DeNeen L. Brown
Silver Spring , Washington Post reporter
‘Get up!” my mother would shout. “Help me iron my shirt. I have 30 minutes to get to work.”
My sisters and I would rise, peeking at the dark outside that little white house on the black side of town.
I would plug in the iron, then press Mom’s jeans and white shirt — the uniform she wore to the aircraft factory. It baffled me why Mom could not prepare her clothes herself.
I grew up, and Mom came to visit: “Where’s your iron?”
Back of the linen closet, I told her. Cold. “I don’t use it at all. I hate ironing. I never understood why you couldn’t iron your own clothes when we were growing up.”
“Neenie,” she said, “you have no idea what we went through in those factories. But I knew I could not quit because I had four girls to take care of.”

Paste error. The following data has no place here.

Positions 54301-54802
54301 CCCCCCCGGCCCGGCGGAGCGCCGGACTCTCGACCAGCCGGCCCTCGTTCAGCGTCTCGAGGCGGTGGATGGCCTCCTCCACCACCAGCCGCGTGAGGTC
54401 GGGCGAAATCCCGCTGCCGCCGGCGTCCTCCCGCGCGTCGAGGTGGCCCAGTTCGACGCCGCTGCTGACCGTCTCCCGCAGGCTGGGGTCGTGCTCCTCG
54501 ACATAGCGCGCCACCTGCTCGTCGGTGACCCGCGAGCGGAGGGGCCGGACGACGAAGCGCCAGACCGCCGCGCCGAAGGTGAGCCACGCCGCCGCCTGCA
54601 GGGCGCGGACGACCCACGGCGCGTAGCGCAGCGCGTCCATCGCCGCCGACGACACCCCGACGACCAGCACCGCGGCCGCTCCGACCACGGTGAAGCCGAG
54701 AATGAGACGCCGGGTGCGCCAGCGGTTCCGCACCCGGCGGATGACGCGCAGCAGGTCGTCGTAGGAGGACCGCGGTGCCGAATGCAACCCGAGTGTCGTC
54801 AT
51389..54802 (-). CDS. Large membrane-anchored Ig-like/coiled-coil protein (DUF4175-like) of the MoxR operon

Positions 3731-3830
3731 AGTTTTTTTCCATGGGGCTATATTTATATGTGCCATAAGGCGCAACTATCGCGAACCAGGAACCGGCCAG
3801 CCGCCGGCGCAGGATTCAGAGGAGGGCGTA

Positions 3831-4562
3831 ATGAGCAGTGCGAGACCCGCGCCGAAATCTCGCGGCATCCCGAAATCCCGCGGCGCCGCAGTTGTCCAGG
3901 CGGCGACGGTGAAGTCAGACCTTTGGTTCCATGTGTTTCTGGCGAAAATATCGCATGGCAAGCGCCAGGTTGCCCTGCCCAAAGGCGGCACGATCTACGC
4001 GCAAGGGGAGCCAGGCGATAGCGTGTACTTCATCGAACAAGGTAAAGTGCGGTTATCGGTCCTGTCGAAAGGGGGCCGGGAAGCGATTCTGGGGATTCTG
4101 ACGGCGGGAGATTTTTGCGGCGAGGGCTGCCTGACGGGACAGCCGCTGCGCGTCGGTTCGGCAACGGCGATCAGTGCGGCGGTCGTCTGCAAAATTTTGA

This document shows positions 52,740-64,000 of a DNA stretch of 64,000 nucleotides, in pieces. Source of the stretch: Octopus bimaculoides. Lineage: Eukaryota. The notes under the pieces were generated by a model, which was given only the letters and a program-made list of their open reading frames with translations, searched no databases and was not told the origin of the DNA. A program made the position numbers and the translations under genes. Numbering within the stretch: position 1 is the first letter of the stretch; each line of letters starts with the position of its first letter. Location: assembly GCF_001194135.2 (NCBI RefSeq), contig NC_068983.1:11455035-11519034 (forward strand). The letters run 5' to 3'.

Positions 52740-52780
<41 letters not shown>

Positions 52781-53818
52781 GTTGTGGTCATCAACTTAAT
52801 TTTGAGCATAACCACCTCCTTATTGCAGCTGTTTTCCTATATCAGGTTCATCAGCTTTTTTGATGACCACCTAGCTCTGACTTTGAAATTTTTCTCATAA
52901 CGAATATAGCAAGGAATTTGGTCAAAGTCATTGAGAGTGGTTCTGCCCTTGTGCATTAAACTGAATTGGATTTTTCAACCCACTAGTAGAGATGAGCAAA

She explained she needed our help to arm her with the faith to return for shift work. Tedious labor for a brilliant woman.
“One day my supervisor got mad at me,” she recalled, “and made me go outside and pick up trash.” He lorded over her with absolute power.
Then I understood. It was women like my mother — and many women today — who did the hard jobs, pushing against the burdens of sexism or racism so their children can sit at computers and watch words multiply, never experiencing the same humility and hatred.